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Pavlov's study

measured dogs' salivary responses to the presentation of food

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Watson's work

Human emotions are mostly conditioned responses. Study with little albert. White rat in front of him but banged steel behind his head, became afraid of rat.

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Skinner Box

small animal chamber constructed by Skinner to allow sustained periods of conditioning to be administered and behaviors to be recorded unsupervised (rat presses bar for food reward.)

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continuous reinforcement

reinforcing desired response every time it occurs

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partial reinforcement (intermittent)

reinforcing a response only part of the time (Slower acquisition of response but greater resistance to extinction than continuous reinforcement)

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Fixed-ratio schedule

reinforces a response only after a specified number of reponses

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variable-ratio schedule

reinforces a response after an unpredictable number of responses

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fixed-interval schedule

reinforcement schedule that reinforces a response after a specified time elapsed

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70

variable-interval schedule

reinforcement schedule that reinforces a response at unpredictable time intervals

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Paul Broca and Broca's area

controls language expression- area of frontal lobe in left hemisphere, controls muscle movements involved in speech

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72

Hermann Ebbinghaus

experimental study of memory, and is known for his discovery of the forgetting curve and the spacing effect. He was also the first person to describe the learning curve. Distributed practice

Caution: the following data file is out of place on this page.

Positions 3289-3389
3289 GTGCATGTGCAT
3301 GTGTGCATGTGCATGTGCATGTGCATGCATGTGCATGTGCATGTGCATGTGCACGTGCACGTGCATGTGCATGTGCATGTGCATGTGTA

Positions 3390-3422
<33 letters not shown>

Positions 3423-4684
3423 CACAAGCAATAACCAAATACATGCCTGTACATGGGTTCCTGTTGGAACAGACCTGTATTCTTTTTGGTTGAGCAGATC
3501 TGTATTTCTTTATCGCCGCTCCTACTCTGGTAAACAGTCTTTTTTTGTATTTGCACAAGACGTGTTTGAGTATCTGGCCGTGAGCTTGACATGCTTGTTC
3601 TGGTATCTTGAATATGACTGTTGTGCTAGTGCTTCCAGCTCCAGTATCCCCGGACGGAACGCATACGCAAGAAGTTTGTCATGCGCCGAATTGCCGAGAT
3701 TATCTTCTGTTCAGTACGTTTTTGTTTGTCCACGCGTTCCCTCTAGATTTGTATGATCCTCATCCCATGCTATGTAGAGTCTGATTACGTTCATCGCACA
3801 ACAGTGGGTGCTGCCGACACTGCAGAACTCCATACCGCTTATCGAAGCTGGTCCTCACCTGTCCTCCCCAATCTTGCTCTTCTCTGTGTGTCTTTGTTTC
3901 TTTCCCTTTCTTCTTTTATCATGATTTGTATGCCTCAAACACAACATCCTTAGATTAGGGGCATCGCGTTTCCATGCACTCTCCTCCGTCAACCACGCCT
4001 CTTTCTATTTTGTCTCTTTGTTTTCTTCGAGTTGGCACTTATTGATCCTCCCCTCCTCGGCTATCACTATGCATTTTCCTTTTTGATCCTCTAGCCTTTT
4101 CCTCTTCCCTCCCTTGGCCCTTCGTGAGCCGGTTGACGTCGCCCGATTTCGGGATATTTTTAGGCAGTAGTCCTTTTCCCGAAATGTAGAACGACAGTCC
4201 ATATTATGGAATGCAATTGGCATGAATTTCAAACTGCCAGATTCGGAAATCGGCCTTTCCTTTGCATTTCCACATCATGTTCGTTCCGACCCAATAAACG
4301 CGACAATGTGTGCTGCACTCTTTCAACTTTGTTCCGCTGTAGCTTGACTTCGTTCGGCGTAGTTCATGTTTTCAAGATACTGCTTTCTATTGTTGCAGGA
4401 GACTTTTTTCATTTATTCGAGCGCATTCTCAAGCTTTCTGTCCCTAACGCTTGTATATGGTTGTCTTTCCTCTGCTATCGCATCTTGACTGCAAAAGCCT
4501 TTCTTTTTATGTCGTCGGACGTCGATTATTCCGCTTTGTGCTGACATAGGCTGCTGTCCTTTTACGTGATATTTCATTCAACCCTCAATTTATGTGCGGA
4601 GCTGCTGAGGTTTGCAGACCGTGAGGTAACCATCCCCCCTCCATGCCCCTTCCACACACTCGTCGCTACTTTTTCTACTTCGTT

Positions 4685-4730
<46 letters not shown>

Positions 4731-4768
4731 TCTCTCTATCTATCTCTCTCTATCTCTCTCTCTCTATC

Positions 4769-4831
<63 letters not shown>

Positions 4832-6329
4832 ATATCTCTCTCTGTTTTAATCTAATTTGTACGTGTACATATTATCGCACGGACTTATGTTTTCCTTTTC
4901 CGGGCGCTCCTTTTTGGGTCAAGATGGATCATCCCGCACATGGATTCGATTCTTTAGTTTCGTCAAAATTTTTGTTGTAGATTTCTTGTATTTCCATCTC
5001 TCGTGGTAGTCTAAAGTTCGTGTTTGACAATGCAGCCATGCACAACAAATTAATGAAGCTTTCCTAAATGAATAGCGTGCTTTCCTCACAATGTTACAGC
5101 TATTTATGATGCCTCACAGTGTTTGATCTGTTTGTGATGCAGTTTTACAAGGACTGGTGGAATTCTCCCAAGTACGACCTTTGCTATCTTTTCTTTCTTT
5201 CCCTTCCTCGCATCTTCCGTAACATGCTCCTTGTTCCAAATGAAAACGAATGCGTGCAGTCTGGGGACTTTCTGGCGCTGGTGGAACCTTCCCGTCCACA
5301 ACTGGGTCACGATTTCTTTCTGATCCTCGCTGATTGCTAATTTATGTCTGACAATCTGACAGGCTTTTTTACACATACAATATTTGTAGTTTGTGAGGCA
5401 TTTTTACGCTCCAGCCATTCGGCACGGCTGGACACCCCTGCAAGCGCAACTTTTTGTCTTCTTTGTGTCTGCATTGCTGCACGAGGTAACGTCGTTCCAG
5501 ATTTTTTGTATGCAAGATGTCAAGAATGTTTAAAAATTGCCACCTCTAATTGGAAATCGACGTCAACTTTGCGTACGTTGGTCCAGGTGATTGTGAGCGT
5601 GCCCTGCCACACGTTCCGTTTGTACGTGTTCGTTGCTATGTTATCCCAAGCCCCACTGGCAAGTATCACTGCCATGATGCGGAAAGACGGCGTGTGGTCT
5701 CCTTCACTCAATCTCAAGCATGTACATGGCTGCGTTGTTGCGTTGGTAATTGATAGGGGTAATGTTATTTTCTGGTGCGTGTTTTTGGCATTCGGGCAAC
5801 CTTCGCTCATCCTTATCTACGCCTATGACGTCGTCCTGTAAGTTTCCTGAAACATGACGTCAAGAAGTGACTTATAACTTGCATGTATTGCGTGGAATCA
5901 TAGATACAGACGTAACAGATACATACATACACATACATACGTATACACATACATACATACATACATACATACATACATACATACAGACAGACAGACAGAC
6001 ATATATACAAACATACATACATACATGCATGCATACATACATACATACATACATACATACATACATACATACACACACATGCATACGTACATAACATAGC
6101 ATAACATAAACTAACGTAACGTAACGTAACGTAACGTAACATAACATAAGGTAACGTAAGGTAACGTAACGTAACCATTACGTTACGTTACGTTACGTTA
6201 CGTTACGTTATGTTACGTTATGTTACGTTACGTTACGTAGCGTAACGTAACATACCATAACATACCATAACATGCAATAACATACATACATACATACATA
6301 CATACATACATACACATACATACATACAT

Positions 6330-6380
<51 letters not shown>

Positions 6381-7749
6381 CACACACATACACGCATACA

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Short-term memory

Activated memory that holds a few items briefly before info is stored or forgotten (Lucky # 7)

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74

Long-term memory

Relatively permanent and limitless storehouse of memory system. Knowledge, skills and experiences

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75

Chunking

Organizing items into familiar, manageable units; often occurs automatically

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mnemonics

Memory aids, especially those that use vivid imagery and organizational devices

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77

Flashbulb memory

a clear memory of an emotionally significant moment or event

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Mood congruency

tendency to recall experiences that are consistent with one's current good mood or bad mood

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79

Prototype

a mental image or best example of a category. (Comparing feathered creatures to a prototypical bird)

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80

algorithm

a step-by-step procedure for solving a problem, always a success. Slower but more reliable than heruistics

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81

Heuristics

shortcut strategies or guidelines that suggest a solution to a problem but do not guarantee an answer

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82

Mental set

a tendency to approach a problem in one particular way, often a way that has been successful in the past

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83

Abraham Maslow

Humanistic psychologist known for his "Hierarchy of Needs" and the concept of "self-actualization"